An Open Letter to the Presidential Candidates

Dear President Obama & Governor Romney,

In the process of trying to articulate my sentiments to someone else, I realized last night how very disappointed I am. Put simply, I don’t believe your conduct is very presidential.

First of all, I think you both need to confess to being disingenuous. As you make claims about all the things you will do if you are elected, and as you boast about all the things you can do better or accomplish more quickly than your opponent, you fail to tell “the truth, the whole truth, and nothing but the truth.”

The truth is that ours is a tripartite federal government in which you–if elected–will have very little legislative power. Your only authority in matters of policy comes through exercising veto power or through issuing executive orders, neither of which carries the same weight with most Americans as “real” legislative authority or responsibility. Otherwise, your capacity to effect change depends upon your power of persuasion with congress.

Presumably, you will have a great deal of influence with the legislators of your own party, but the members of congress who belong to the opposite party will most assuredly try to stand in your way. I’ll be surprised if you can accomplish much of your agenda in this era of bipartisan hostility.

If you wanted to impress me, you would have risen above the bipartisan rhetoric, above the tired, worn out “party lines.” That’s a big problem with politics today–you “leaders” act as if your political parties and your donors are your constituencies.

I want to be your constituency! I don’t want a multi-billion dollar corporation or a wealthy donor buying your influence. Nor do I want you to seek first the approval of your party’s leadership. I want you to think first about what benefits the people of Marion and of thousands of other communities across the nation.

An effective President should unite us. Remember–e pluribus unum–“out of many, one?” A person with conviction who articulates a compelling vision unites us. A person who can only point out the flaws of the other candidate divides us, because your criticism of your opponent comes across as criticism of your opponent’s supporters. And, by the way, in this very closely contested campaign, your opponent’s supporters make up about half of the voters.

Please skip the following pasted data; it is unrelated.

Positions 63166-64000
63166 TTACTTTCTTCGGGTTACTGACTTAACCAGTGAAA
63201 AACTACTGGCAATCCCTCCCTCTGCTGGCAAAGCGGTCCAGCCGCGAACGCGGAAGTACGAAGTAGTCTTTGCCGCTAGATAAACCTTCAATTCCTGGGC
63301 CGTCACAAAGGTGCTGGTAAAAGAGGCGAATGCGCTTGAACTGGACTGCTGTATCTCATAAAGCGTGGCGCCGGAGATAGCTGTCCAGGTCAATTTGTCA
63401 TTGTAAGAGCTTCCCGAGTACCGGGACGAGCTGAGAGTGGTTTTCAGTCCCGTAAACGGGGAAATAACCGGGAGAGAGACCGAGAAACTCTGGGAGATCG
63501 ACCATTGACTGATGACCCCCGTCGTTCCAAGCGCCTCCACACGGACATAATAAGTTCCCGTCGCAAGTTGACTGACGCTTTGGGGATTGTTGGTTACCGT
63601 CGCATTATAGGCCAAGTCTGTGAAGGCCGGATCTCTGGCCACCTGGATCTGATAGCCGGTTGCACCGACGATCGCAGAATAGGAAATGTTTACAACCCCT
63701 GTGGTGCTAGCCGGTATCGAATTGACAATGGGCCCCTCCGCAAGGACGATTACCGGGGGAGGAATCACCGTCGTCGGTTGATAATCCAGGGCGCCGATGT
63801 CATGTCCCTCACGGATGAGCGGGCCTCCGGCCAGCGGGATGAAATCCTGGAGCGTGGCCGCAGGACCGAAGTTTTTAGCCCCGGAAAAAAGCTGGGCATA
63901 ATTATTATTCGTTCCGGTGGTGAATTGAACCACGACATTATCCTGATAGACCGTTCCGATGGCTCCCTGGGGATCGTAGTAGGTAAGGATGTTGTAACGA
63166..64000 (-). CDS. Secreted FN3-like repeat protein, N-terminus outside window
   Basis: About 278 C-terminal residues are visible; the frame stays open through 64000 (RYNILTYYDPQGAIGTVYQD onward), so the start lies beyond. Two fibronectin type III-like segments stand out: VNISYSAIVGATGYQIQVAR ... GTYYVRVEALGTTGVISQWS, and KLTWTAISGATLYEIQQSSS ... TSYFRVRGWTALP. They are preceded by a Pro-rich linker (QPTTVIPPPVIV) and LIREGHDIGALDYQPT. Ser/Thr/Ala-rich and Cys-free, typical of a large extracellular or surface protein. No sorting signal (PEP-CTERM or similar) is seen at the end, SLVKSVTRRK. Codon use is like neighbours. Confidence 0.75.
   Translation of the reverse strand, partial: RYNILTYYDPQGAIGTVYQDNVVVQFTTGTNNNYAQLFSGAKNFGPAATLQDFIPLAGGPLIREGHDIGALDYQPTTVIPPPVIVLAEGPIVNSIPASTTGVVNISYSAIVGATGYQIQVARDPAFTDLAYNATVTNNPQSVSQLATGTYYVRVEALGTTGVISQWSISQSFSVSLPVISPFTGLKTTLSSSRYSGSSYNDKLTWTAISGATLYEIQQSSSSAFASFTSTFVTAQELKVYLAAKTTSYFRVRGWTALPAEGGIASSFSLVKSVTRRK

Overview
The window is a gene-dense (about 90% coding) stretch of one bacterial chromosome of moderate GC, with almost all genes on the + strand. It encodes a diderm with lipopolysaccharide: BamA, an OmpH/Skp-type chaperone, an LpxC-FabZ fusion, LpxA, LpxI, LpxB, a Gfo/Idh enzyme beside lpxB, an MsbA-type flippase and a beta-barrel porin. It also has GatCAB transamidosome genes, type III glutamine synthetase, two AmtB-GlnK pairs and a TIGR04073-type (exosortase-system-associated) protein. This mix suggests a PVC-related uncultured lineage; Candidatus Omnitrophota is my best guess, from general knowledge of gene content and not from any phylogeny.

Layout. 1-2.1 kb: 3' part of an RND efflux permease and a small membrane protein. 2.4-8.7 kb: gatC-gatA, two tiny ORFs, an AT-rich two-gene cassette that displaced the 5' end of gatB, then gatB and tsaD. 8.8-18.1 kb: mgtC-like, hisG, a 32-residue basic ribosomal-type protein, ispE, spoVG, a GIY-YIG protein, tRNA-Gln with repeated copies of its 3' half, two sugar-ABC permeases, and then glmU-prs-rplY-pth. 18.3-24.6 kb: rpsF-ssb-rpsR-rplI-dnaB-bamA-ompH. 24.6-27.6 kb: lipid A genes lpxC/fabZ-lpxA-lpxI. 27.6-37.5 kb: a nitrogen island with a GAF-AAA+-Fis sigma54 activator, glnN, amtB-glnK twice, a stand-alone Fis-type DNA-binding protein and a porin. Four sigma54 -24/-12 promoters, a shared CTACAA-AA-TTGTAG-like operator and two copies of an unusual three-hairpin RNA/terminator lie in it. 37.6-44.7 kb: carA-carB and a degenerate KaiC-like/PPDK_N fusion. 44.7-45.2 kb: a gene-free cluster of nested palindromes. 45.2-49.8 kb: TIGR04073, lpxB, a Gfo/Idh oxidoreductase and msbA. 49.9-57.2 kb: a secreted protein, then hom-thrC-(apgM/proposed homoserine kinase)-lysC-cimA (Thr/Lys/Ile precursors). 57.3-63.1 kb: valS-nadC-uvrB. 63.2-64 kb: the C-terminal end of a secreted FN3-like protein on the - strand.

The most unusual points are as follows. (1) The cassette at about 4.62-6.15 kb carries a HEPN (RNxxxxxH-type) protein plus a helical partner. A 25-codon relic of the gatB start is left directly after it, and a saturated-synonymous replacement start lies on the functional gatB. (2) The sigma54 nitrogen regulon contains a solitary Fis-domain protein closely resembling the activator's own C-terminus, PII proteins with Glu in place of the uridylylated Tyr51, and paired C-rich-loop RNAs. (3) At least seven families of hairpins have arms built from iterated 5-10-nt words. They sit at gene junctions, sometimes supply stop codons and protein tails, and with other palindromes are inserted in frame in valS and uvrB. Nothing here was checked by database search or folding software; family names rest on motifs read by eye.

Do you get that? Do you understand that you alienate half of us by taking the low road? That seems a high price for motivating the other half of the electorate. Is it worth turning people against their friends over political ideology? Is it worth my eleven year old Grace trash talking the television because you’re trash talking each other?

No, it isn’t, and I fear that your unpresidential behavior in countless television ads, news soundbites, pieces of mail, and even phone calls has become so tiresome to us that many people won’t vote at all. Others will participate in the process dutifully, but joylessly. Our greatest opportunity to participate in this republic/democracy has become like a doctor visit to us–we feel like we need to endure it, but we’ll be so glad when it’s over!

You’ve brought out the worst in us during this campaign. And you won’t mend that with an acceptance speech in which you pay lip service to bringing us all together after a hard-fought campaign. Half of the nation will still feel the sting of your attacks on their ideology. Half the nation will still hear your voice saying, “I’m Mitt Romney/Barack Obama, and I approved this message.”

Come on! Ours is the greatest republic on earth! Ours is history’s greatest experiment in a democratic form of government! We should be a light to the nations! You should bring out the best in us!

I’m disappointed with my choice of candidates today, but I feel blessed. People in Syria will watch today’s election results on TV and will dream of the opportunity to vote for a less oppressive regime. Women in many nations will be amazed as they watch images of women in our nation casting ballots and having a voice in the political process. People throughout the world are amazed that you can say almost anything in a campaign speech and that I can write almost anything I want in this blog.

I’m disappointed because we can forget so easily what a great nation this is. We cheapen its greatness when we become petty and small, when civility and dignity give way to finger-pointing and childish squabbling.

President Obama, Governor Romney, if you are elected tonight, please act presidential. Lead us! Take the high road, so that our nation takes a higher road. Unite us with vision! Quit pointing fingers! Be part of the answer, rather than trying to deflect blame for the problem. I’ll be praying for you.

I’m Jonathan Jonas, and I approved this message.

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5 Comments

Filed under Social & Cultural Commentary

5 responses to “An Open Letter to the Presidential Candidates

  1. Robin Harrell

    Fabulous !!! I am so impressed with your well crafted letter.
    Robin Harrell

  2. Missy

    Well said !!!

  3. El

    What an excellent letter!!! Thank you for saying what is in the hearts of so many!!!

  4. Sandra

    Fantastic! You have said so eloquently what I would have liked to have said.
    I just wish the President and our other leaders could read this.

  5. Jane

    Thank you for saying what so many of us wanted to say but couldn’t put it in words as eloquently. Now let’s hope that folks listen.

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